Seismic studies of glaciers yield insights into spatio-temporal processes within and beneath glaciers on scales relevant to flow and deformation of the ice. These methods enable direct monitoring of the bed in ways that complement other geophysical techniques, such as geodetic or ground penetrating radar observations. In this work, we report on the analysis of passive seismic data collected from the interior of the North East Greenland Ice Stream, the Greenland ice sheet's largest outlet glacier. We record thousands of basal earthquakes, many of which repeat with nearly identical waveforms. We also record many long-duration glacial tremor episodes that migrate across the seismic network with slow velocities (e.g. ~4-12 m s-1). Analysis of the basal earthquakes indicates a transition between times of individual event activity and times of tremor activity. We suggest that both processes are produced by shear slip at localized asperities along the bed. The transition between discrete and quasi-continuous slipping modes may be driven by pore-water pressure transients or heterogeneous strain accumulation in the ice due to strength contrasts of the underlying till.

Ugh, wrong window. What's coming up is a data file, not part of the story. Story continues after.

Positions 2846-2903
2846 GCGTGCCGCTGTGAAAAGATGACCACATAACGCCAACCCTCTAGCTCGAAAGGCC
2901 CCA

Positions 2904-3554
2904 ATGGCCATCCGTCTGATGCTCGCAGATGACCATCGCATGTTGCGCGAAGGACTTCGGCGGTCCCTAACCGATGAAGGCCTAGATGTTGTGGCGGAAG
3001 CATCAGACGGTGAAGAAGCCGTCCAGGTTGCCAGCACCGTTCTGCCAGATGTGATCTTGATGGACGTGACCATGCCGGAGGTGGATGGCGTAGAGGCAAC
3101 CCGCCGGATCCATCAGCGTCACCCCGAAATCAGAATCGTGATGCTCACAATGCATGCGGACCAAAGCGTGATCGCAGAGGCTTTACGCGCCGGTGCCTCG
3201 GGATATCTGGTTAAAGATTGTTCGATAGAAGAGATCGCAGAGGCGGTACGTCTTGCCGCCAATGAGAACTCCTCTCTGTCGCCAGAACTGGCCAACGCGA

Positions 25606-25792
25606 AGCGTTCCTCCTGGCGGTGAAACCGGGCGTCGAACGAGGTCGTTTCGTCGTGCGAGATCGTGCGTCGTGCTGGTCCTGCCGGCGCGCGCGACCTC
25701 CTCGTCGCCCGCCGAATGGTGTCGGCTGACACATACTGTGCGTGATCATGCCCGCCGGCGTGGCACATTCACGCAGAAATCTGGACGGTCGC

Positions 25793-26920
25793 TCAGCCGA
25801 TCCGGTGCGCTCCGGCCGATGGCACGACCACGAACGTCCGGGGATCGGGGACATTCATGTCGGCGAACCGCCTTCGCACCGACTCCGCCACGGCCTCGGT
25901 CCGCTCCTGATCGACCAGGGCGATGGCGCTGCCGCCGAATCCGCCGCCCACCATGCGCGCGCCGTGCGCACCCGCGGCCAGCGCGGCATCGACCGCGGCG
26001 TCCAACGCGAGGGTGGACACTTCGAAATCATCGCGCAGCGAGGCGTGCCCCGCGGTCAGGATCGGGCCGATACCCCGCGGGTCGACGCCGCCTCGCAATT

All Science Journal Classification (ASJC) codes
- Earth-Surface Processes